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Year in Review

Dan McClenaghan's Best Releases Of 2016


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The music keeps moving forward, evolving to higher levels. My search for the best jazz recordings of 2016 led me to these marvelous CDs.

Wadada Leo Smith—America's National ParksWadada Leo Smith
America's National Parks
Cuneiform Records

Trumpeter Wadada Leo Smith has attempted in, the new millennium, to create his magnum opus. He may have succeeded with America's National Parks, a sprawling, dark-hued masterpiece celebrating the Mississippi River, New Orleans, Yellowstone, Yosemite and more.

Adam Pieronczyk—Monte AlbanAdam Pieronczyk
Monte Alban
Self Produced

A haunting ode to Polish saxophonist Adam Pieronczyk's early morning visit to the ruins of Monte Alban, outside of Oaxaca City in Mexico. Sax, bass and drums with electronics melding together to create an eerie, future-esque music.

Michael Formanek Ensemble Kolossus—The DistanceMichael Formanek Ensemble Kollossus
The Distance
ECM Records

Bassist Michael Formanek is best known for his small group recordings on ECM Records. This one takes him into a different universe—a boisterous, intricately arranged big band bursting with surprises.

Tom Collier—Impulsive IlluminationsTom Collier
Impulsive Illuminations
Origin Records

Vibraphonist Tom Collier shapes up a group of trio sounds with pianist Richard Karpen and five different, forward leaning compatriots, for a uniquely innovative set of sounds.

Daniel Schlaeppi/Marc Copland—More EssentialsDaniel Schlaeppi/Marc Copland
More Essentials
Catwalk Records

Perhaps the most purely gorgeous set of the year, with bassist Daniel Schlaeppi and veteran pianist Marc Copland engaging in fluid duets of standards and improvisations.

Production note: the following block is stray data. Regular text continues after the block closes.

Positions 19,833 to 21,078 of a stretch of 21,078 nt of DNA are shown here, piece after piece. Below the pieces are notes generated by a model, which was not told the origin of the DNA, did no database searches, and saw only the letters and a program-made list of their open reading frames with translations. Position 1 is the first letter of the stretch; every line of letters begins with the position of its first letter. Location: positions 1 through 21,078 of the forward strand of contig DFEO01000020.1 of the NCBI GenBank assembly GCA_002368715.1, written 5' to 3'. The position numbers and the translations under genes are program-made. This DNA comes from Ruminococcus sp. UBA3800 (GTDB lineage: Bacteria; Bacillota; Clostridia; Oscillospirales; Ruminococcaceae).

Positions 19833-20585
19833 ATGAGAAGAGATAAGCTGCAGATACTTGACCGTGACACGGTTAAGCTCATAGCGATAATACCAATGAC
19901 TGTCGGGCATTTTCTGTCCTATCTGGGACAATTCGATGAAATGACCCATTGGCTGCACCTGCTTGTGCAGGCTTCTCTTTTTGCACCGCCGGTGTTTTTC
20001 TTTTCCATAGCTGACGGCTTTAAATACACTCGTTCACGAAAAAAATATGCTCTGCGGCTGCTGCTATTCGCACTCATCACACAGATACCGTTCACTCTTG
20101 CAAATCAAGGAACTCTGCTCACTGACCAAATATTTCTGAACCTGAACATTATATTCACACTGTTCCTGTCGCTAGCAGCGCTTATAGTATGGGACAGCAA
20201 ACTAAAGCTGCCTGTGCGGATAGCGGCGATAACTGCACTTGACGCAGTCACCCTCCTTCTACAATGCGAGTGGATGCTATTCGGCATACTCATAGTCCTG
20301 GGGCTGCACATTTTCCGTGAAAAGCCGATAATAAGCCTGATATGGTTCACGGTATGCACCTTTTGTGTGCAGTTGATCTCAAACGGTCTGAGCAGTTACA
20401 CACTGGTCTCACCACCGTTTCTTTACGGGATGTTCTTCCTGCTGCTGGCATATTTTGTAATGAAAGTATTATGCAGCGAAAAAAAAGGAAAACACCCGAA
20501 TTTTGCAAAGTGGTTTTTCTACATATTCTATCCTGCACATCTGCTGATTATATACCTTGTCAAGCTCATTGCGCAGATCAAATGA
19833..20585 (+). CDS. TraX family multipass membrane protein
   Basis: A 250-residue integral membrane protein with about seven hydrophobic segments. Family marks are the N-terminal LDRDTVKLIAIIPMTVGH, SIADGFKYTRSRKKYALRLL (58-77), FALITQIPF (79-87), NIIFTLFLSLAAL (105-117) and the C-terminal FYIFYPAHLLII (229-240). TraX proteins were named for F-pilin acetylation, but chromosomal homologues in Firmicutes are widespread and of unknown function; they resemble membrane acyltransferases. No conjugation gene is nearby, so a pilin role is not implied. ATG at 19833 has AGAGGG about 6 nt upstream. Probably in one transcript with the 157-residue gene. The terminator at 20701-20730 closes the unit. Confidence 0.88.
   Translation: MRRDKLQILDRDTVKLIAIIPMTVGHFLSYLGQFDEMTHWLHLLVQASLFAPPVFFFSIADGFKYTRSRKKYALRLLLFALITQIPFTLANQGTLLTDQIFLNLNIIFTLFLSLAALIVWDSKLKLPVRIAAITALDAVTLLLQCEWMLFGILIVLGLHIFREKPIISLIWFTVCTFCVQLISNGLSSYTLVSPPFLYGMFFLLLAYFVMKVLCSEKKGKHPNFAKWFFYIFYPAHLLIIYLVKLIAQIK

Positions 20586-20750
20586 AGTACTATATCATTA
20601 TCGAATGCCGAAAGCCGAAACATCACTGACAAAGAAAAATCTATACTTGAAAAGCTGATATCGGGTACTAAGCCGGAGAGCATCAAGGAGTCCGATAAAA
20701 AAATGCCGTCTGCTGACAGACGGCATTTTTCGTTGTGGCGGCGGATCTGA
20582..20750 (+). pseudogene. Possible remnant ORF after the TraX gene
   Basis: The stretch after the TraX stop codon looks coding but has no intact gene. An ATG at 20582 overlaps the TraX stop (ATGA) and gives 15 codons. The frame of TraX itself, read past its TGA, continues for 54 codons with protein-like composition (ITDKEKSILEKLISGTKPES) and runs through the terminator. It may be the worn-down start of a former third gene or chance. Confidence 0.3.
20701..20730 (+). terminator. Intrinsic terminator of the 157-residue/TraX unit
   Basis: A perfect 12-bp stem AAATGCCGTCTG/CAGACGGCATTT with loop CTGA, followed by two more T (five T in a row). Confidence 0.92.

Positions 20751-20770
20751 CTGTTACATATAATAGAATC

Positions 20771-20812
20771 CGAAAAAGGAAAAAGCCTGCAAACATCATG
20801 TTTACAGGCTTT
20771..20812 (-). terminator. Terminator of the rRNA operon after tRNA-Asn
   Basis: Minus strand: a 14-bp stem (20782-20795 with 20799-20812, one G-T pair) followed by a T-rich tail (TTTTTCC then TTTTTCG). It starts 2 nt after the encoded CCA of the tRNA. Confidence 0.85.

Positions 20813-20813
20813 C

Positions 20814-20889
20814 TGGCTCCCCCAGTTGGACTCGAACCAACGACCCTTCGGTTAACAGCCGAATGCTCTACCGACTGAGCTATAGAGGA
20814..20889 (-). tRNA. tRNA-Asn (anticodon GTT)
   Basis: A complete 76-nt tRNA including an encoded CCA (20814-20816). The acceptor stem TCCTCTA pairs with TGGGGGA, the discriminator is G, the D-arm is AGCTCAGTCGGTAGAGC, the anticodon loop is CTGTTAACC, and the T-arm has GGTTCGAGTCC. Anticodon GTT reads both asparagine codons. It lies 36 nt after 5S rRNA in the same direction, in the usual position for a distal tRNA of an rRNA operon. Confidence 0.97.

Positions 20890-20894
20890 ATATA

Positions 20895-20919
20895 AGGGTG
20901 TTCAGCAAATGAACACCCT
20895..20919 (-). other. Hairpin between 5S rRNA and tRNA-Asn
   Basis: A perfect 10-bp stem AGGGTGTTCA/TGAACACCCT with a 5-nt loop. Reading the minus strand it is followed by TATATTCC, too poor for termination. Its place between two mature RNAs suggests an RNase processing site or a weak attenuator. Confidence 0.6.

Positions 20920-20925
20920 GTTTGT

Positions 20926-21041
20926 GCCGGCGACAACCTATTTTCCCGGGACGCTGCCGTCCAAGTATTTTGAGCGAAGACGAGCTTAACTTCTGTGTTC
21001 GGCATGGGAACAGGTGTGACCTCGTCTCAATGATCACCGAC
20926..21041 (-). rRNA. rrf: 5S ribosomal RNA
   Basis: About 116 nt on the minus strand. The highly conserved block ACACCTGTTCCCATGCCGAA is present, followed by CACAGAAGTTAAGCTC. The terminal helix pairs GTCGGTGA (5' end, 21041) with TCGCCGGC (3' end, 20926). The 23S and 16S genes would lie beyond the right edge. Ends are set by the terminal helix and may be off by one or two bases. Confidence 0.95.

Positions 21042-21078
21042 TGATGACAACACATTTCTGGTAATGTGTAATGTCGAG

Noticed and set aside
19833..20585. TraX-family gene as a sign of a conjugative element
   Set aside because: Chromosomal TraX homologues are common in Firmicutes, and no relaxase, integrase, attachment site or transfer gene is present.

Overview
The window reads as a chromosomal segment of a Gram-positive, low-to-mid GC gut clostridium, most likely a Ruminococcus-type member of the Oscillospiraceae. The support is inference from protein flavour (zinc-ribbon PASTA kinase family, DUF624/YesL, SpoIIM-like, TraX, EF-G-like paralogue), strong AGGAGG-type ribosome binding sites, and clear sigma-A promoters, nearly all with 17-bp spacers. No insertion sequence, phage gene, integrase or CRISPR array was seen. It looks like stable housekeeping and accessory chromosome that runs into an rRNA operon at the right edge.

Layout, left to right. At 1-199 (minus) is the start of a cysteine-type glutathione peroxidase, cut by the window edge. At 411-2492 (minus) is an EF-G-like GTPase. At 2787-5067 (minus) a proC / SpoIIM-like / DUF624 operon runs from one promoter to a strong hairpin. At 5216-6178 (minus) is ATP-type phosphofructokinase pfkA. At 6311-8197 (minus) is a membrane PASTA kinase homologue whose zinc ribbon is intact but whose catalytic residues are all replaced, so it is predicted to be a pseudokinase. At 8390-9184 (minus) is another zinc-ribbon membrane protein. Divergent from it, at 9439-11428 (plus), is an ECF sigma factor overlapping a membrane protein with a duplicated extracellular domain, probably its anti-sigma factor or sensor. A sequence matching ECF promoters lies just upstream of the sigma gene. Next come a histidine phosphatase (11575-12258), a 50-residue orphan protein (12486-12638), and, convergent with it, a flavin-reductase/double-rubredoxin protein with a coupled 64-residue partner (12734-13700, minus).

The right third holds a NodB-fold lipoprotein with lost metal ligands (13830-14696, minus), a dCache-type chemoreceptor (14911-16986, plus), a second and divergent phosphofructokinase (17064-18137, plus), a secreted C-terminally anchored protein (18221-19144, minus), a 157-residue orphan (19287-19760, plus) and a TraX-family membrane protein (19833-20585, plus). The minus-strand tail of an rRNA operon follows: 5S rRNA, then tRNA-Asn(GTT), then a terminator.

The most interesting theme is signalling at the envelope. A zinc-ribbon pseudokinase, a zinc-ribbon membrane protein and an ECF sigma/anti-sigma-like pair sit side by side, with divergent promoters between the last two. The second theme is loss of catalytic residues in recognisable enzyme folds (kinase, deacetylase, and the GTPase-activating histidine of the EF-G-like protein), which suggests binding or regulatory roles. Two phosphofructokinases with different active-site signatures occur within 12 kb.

Masabumi Kikuchi— Black OrpheusMasabumi Kikuchi
Black Orpheus
ECM Records

Spare and spacious to the point of starkness, Japanese pianist Masabumi Kikuchi, in his last recording released during his lifetime, pared his artistry down to its bare, beautiful essentials.

Eugenia Choe—Magic LightEugenia Choe
Magic Light
Steeplechase Records

Pianist Eugenia Choe crafted the debut set of the year—a luminous sound that can stand with the best of them. This is the art of the piano trio at its finest.

Craig Taborn—Flaga: Book Of Angels, Volume 27Craig Taborn
Book Of Angels, Volume 27
Tzadik Records

Pianist Craig Taborn fronts an all-star trio on this rambunctious, assertive take on John Zorn's "Masada Book Two" music.

richard Sussman—Evolution SuiteRichard Sussman
The Evolution Suite
Zoho Records

Pianist/Composer Richard Sussman stirs up the jazz quintet with a string quartet and adds electronics to in a very successful effort to push the music forward.

Danny Green Trio—Altered NarrativesDanny Green Trio
Altered Narratives
OA2 Records

Danny Green, one of the most exciting new pianists on the scene, fronts a forward looking trio, and invites a string quartet in for a few tunes, on a set where his artistic vision sharpens to a fine focus.

Clay Giberson—Pastures Clay Giberson
Origin Records

Pianist Clay Giberson, a veteran Origin Records artist, hasn't enjoyed the profile his level of artistry deserves. Pastures, his finest work to date, should help in that regard. It's a all-star jazz quartet outing, with strings adeptly attached on three tunes, featuring Giberson's best composing alongside some well-chosen originals.

Frank Kimbrough—Solstice Frank Kimbrough
Pirouet Records

Pianist Frank Kimbrough, a long term member of the Maria Schneider Orchestra, has come up with an enchanting piano trio set. It's mostly covers, drawn from mostly left-of-center artists. The trio interplay is intricate and exquisite.

Andrew Downing—Otterville Andrew Downing
Self Produced

Cellist Andrew Downing's Otterville spun in from out of the blue—from Canada, actually. It is an understated, folksy exploration of the charms and pleasures of small town life that mixes Bill Frisell-style (North) Americana, the elegance of the Modern Jazz Quartet, and the dreamy atmospheres of Daniel Lanois.

Karavika—Of Earth And SkyKaravika
Of Earth and Sky
Self Produced

This probably isn't jazz, if that matters. Karavika—violinist Trina Basu; cellist Amali Premawardhana and bassist Perry Wortman—make some of the most inspiring music out there- -a mix of Indian Raga, American roots and spirituals and classical chamber sounds. Mesmerizing, lovely music like nobody else out there is making.

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